These are strange days indeed.
Yesterday morning Keith Vaz MP called me to say that the tie-up which will see teachers from Rushey Mead School – in his constituency – working in Fullhurst College was like the “British Prime Minister working in Rwanda two days a week”.
That’s Rwanda, where state-sponsored genocide in 1994 saw at least at least 800,000 Tutsis and moderate Hutus brutally massacred.
Vaz’s opposition to the federation of the two schools puts him directly at odds with Leicester City Council, which is controlled by his own Labour party.
More extraordinary still that Conservative and Liberal Democrat councillors, notably Tory leader Ross Grant, rose to defend the Leicester Labour party’s plans.
The MP’s outburst certainly took education chiefs at the city council by surprise and left many wondering what lay behind it.
Firstly, a general election is not too far away. Rushey Mead parents, his core vote, have expressed concern that formal ties with Fullhurst (Leicester’s lowest results and in special measures) could adversely affect their own school.
If this is a popular cause to take up – he as already called for a public meeting – it won’t do his chances at the ballot box much harm. Fullhurst, by contrast, is not in his constituency.
Secondly, the Government is known to favour Fullhurst being closed down and replaced by an independent academy school, free from city council control.
Locally, objection to that and, more importantly, support for the federation idea has – almost unprecedentedly – brought Labour, Conservative, LibDem, head teachers and even notoriously-hard-to-please teaching unions together. So is Keith, by speaking out against the plans, and getting public support in Rushey Mead on his side, trying to make the case on behalf of his Westminster colleagues? “The council should look at turning Fullhurst into an academy,” he told me quite bluntly.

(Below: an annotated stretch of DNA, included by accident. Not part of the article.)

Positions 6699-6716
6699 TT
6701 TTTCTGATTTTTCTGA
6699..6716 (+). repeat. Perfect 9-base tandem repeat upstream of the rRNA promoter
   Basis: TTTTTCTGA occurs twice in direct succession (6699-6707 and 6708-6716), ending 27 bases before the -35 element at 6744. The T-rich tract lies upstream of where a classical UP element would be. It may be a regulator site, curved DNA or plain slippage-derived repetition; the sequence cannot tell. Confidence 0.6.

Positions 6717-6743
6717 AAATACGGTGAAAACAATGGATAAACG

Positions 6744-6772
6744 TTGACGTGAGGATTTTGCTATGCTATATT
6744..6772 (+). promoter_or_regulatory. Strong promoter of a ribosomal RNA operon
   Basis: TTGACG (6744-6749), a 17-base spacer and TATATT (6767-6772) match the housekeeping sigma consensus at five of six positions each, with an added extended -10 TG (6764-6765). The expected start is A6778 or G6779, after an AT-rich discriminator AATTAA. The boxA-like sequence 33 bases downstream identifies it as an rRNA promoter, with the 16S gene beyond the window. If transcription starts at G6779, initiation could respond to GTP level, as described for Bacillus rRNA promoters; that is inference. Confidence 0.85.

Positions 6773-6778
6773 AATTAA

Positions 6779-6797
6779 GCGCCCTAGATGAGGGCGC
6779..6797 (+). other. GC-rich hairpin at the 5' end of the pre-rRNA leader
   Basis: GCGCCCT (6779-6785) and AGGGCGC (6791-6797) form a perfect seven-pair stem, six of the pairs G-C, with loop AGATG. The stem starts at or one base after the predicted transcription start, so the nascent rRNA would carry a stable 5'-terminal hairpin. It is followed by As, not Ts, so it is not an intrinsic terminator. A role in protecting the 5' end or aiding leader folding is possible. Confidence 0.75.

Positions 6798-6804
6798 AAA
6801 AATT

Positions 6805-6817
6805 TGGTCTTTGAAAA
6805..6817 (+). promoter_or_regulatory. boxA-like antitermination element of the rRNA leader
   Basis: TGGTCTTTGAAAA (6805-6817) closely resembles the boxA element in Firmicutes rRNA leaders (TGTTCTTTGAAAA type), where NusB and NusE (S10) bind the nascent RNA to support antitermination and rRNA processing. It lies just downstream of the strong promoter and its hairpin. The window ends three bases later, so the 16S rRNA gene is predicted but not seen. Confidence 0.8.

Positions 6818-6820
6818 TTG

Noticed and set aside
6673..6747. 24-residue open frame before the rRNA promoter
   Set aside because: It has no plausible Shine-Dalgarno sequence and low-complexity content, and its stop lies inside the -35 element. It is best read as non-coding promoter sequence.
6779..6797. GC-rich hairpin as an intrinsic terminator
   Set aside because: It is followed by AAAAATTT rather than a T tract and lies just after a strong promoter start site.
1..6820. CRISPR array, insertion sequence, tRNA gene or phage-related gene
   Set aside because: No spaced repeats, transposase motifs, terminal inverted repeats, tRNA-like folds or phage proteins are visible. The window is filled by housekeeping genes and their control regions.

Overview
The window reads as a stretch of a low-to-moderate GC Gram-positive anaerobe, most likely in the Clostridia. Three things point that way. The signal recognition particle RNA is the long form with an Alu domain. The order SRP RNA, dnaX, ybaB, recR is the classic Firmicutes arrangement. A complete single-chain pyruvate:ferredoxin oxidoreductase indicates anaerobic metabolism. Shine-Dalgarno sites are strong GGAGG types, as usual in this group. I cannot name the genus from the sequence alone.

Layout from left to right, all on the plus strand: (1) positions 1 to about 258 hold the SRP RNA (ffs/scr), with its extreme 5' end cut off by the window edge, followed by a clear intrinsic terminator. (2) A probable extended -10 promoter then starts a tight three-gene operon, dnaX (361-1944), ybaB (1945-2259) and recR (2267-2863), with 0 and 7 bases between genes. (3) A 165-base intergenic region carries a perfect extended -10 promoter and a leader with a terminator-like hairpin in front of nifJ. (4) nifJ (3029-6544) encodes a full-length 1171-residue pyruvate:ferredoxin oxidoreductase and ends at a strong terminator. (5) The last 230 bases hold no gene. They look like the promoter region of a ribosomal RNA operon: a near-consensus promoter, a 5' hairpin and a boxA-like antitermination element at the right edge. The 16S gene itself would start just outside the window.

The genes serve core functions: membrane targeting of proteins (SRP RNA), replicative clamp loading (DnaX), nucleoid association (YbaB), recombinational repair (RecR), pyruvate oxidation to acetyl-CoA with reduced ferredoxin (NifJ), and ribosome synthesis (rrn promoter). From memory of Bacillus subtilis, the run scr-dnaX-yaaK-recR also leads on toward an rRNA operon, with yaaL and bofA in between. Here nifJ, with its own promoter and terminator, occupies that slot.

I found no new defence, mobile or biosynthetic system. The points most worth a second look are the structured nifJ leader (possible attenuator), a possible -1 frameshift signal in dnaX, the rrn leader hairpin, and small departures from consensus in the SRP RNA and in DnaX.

Meanwhile, while all the politics is going on, four out five students at Fullhurst leave without five good GCSEs including English and maths.
The city council should be congratulated for its innovative plans to raise standards in its three low performing secondary schools and trying to keep them working together for the good of the city.
The Government has demanded “radical solutions” to low educational standards. And, as Peter Flack, of Leicester’s National Union of Teachers told me, when councils up and down the country are responding to this by shutting local authority schools and opening academies, cast adrift from any duty to act in the common good, aren’t the ideas in Leicester the move that is truly radical?
Yes, Rushey Mead is different from Fullhurst. Its intake means it doesn’t have some of the behavioural problems associated with Fullhurst and the Braunstone estate. But it’s too simplistic to oppose the idea for that reason. Rushey Mead was named as one of the top 10 outstanding schools in the country last year. Clearly Rushey Mead is special. This is just the sort of help Fullhurst is crying out for.
Good teaching, high standards and professional working practices are universal. Rushey Mead and Fullhurst have far more in common than Britain and Rwanda ever will.